I was originally diagnosed with Polycythemia Rubra Vera after having four miscarriages. Further tests revealed that I also had Budd-Chiari Syndrome and Cirrhosis. After several minor operations, including numerous gastroscopies, banding and TIPPS, it was finally decided that I would need to have a liver transplant. I was put on the waiting list in May 2007.
Even though the word ’transplant’ had been mentioned a few times before, when they actually told me that all other routes had been exhausted, and the only option left was a transplant, it was still a total shock and left me completely numb. The whole of the wait was surreal; every time the phone rings your insides do a somersault. I continued to work, although I could only manage very reduced hours. My husband and I tried to go away on a few weekend breaks, just to get out the house and take our minds off it; however, we couldn’t go far as, when the calls comes, you have a limited time to get to the hospital.
I was lucky - I only had to wait for six months. I got the call at 21:00 mid-November - and so commenced the mad dash from Hampshire up to Queen Elizabeth Hospital in Birmingham.
All went well, although I was in and out of the hospital for the first year, developing CMV, an abscess and Lactobacillus in my bloodstream and a further blood clot in my liver (causing concern that I'd need to have another transplant). The doctors were finally happy with me by 2009. It was then that my husband and I decided that we wanted to move to the Isle of Wight and start up a Bed and Breakfast.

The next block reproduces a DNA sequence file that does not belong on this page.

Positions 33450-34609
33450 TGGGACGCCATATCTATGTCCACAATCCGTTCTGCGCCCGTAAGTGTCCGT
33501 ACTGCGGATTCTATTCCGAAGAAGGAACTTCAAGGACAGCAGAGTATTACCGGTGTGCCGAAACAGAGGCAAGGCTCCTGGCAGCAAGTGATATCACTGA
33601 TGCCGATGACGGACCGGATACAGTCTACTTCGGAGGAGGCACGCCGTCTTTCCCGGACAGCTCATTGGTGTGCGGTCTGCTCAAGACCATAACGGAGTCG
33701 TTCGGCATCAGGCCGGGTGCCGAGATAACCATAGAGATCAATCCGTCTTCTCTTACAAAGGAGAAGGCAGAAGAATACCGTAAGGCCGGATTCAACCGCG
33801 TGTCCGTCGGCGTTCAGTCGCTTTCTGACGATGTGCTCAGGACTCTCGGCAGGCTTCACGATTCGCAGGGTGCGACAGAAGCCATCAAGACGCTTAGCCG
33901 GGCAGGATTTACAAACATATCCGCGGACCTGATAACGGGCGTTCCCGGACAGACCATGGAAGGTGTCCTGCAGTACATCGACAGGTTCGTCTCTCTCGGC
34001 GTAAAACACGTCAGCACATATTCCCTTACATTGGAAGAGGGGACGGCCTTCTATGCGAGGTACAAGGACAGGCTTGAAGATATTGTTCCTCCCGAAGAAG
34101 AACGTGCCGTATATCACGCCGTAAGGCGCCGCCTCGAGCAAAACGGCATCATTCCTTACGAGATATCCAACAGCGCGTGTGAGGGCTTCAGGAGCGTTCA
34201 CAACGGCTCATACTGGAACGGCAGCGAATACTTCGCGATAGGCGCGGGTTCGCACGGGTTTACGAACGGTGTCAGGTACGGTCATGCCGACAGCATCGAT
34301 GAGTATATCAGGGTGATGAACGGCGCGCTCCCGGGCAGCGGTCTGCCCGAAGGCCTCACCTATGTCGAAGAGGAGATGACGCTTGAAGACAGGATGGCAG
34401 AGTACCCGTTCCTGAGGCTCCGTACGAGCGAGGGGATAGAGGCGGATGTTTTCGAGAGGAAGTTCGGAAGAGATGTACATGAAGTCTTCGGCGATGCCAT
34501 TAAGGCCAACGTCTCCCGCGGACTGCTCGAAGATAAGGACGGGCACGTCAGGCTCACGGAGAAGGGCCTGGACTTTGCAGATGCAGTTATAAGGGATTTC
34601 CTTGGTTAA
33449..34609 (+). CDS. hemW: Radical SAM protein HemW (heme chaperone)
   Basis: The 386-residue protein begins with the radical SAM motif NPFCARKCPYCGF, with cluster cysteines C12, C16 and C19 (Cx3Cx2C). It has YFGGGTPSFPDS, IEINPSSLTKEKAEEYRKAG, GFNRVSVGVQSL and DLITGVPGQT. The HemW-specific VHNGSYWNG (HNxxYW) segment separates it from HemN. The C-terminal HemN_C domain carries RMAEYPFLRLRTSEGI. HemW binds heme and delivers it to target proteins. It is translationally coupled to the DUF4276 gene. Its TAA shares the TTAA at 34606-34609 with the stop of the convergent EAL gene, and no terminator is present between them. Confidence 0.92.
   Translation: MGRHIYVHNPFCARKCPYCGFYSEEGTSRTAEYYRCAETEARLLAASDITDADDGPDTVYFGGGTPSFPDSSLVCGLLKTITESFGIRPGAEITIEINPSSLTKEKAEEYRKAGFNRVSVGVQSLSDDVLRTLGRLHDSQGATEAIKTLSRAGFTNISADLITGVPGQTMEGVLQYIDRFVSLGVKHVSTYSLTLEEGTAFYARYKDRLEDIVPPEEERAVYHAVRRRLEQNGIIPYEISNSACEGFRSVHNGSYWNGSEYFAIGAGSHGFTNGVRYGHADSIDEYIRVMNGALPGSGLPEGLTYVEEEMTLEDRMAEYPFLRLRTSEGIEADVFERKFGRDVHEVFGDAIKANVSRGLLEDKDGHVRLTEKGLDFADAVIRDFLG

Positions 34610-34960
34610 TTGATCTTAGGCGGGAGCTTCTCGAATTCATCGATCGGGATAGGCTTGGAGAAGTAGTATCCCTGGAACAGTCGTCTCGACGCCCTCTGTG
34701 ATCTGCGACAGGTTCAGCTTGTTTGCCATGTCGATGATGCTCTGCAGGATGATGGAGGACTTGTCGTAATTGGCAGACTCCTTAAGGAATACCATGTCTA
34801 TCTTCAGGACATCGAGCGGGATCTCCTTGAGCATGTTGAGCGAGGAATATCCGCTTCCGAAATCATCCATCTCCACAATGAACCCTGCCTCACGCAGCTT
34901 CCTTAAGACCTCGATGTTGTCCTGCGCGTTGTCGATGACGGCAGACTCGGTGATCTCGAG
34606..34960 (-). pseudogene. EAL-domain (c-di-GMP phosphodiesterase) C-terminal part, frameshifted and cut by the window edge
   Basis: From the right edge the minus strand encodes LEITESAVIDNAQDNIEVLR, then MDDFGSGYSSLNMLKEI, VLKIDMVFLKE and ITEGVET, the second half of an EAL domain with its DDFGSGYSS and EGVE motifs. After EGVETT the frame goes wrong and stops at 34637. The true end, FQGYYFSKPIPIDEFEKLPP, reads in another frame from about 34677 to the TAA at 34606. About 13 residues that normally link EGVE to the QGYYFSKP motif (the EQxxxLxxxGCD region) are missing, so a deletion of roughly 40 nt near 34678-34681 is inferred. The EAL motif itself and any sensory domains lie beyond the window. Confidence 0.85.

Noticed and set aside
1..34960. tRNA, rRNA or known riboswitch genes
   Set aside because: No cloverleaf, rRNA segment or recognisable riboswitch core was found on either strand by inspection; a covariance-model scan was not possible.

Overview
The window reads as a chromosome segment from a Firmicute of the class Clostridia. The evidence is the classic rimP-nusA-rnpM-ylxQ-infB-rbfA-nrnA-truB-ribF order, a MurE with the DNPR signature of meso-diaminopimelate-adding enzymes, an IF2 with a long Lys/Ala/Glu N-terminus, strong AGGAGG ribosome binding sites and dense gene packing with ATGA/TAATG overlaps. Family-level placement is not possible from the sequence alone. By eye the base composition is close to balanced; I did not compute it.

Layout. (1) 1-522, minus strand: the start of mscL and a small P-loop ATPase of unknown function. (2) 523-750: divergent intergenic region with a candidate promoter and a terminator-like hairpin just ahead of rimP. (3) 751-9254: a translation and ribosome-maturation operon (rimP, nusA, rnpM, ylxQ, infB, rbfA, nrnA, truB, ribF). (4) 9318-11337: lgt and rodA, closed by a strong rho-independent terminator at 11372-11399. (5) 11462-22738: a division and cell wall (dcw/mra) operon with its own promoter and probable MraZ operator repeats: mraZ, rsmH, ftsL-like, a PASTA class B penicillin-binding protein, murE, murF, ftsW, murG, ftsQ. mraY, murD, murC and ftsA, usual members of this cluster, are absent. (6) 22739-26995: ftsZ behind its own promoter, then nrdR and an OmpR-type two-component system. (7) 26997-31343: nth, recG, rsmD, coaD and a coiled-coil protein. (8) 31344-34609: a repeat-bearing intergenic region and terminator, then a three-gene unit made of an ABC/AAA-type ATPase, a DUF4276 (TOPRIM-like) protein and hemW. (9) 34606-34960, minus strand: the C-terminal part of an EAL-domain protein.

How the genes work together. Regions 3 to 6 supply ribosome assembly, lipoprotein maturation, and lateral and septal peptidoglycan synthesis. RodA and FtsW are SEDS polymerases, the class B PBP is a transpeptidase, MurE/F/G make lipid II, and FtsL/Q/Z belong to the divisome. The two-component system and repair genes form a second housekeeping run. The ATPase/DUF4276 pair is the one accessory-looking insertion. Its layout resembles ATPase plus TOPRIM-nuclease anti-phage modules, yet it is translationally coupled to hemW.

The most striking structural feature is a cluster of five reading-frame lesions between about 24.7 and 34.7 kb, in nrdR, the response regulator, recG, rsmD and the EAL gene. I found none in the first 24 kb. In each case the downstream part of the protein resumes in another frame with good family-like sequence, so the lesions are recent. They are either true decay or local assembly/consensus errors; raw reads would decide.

We finally moved over in February 2010, but we weren't able to set up the business straight away. I was diagnosed with depression, soon after being made redundant. However, we are now up and running and this coming year will be our fourth season. We have already won a Trip Advisor award and Luxury Travel Guide awards. I love my house and the Island.
Nowadays it still feels surreal, except I have the scars to show what I went through. Although my health is still a problem, I am so grateful for the transplant, the donor and the NHS. I wouldn’t have considered changing my life, my job and moving to the Island if I hadn’t been through all of the problems. I was extremely shy and, to be honest, there was no way I would have been able to run a B&B if it wasn’t for all the time spent in hospital.
I have now been told that I have shown positive for the JAK2 mutation, but with all the support and help I’ve had from the NHS I know everything is going to be fine.